Preprint Review Version 1 This version is not peer-reviewed

Iron Supplementation in Suckling Piglets: an Ostensibly Easy Therapy of Neonatal Iron Deficiency Anemia

Version 1 : Received: 9 October 2018 / Approved: 9 October 2018 / Online: 9 October 2018 (15:34:13 CEST)

A peer-reviewed article of this Preprint also exists.

Szudzik, M.; Starzyński, R.R.; Jończy, A.; Mazgaj, R.; Lenartowicz, M.; Lipiński, P. Iron Supplementation in Suckling Piglets: An Ostensibly Easy Therapy of Neonatal Iron Deficiency Anemia. Pharmaceuticals 2018, 11, 128. Szudzik, M.; Starzyński, R.R.; Jończy, A.; Mazgaj, R.; Lenartowicz, M.; Lipiński, P. Iron Supplementation in Suckling Piglets: An Ostensibly Easy Therapy of Neonatal Iron Deficiency Anemia. Pharmaceuticals 2018, 11, 128.

Journal reference: Pharmaceuticals 2018, 11, 128
DOI: 10.3390/ph11040128

Abstract

In pigs, iron deficiency anemia (IDA) is the most prevalent deficiency disorder during the early postnatal period frequently developing into a critical illness. Meanwhile, in humans, only low-birth-weight infants, including premature infants are especially susceptible to developing IDA. In both human and pig neonates, the initial cause of IDA is low birth iron stores. In piglets this shortage of stored iron results mainly from genetic selection over the past few decades for large litter size and high birth weight. In consequence, pregnant sows cannot provide sufficient amount of iron to the increasing number of developing fetuses. Supplementation with iron is a common practice for the treatment of IDA in piglets. For decades, the preferred procedure for delivering iron supplements during early life stages has been through the intramuscular injection of large amount of iron dextran. However, this relatively simple therapy, which in general, efficiently corrects IDA, may generate toxic effects, and by inducing hepcidin expression, may decrease bioavailability of supplemental iron. New iron supplements are considered now with the aim to combine improvement of hematological status, blunting hepcidin expression, and minimizing toxicity of the administered iron. We propose that iron-deficient piglets constitute a convenient animal model for performing pre-clinical studies with iron supplements.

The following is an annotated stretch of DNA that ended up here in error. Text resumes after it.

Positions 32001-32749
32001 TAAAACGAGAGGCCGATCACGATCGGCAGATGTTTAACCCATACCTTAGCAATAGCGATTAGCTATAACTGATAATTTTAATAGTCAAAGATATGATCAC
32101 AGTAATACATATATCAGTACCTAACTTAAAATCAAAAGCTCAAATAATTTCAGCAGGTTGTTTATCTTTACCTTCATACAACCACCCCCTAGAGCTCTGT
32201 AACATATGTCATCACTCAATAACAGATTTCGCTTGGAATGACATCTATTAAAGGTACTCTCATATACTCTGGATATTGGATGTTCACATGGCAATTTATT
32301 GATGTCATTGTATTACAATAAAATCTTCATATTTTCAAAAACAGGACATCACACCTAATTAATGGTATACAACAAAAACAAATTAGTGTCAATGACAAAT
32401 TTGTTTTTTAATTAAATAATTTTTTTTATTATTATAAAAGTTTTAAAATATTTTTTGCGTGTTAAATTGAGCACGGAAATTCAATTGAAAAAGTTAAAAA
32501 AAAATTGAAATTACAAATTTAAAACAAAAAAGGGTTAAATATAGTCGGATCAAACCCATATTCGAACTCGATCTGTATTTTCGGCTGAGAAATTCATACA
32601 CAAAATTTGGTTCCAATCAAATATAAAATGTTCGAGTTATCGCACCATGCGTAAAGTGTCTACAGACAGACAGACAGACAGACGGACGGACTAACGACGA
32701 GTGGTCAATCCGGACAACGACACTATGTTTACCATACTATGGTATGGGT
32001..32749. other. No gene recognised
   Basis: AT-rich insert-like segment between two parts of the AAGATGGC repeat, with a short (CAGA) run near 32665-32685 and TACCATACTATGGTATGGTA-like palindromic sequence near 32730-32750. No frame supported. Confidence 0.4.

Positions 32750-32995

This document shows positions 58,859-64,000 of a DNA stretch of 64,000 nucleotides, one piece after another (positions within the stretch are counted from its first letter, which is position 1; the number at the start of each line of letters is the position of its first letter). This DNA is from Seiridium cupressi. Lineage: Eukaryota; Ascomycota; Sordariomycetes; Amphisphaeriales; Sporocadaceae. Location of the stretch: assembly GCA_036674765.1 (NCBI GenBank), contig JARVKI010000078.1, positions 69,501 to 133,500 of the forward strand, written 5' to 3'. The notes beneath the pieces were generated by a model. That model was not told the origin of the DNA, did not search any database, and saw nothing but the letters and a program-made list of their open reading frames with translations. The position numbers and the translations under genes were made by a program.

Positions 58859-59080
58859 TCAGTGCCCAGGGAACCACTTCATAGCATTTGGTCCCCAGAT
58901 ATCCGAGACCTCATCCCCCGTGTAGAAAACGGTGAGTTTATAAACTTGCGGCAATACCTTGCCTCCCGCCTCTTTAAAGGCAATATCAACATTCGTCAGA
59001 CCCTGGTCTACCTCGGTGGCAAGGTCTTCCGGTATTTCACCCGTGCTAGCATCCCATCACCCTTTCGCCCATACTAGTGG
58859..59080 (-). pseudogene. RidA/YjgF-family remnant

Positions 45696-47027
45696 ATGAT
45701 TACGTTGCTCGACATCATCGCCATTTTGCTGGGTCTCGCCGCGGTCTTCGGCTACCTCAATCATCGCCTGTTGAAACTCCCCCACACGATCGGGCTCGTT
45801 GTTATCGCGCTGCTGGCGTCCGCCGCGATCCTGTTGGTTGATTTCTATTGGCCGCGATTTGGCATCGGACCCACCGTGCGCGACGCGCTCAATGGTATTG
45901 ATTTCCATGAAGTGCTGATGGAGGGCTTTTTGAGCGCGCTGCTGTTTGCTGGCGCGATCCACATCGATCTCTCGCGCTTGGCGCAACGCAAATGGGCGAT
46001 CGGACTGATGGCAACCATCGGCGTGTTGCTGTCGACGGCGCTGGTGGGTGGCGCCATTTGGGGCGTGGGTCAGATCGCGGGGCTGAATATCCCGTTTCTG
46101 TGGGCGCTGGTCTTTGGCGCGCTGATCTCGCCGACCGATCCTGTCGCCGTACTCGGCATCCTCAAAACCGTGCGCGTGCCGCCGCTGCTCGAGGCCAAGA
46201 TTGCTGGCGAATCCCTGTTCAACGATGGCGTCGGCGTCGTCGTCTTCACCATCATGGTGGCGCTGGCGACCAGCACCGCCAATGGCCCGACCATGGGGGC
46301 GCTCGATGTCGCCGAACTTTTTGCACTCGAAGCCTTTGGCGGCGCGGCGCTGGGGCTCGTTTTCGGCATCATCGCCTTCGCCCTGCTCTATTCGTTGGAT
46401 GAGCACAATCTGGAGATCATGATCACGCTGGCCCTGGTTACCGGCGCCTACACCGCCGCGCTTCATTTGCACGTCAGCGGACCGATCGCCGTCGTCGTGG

Subject Areas

hepcidin, iron deficiency anemia, iron dextran, neonatal period, pig, supplementation

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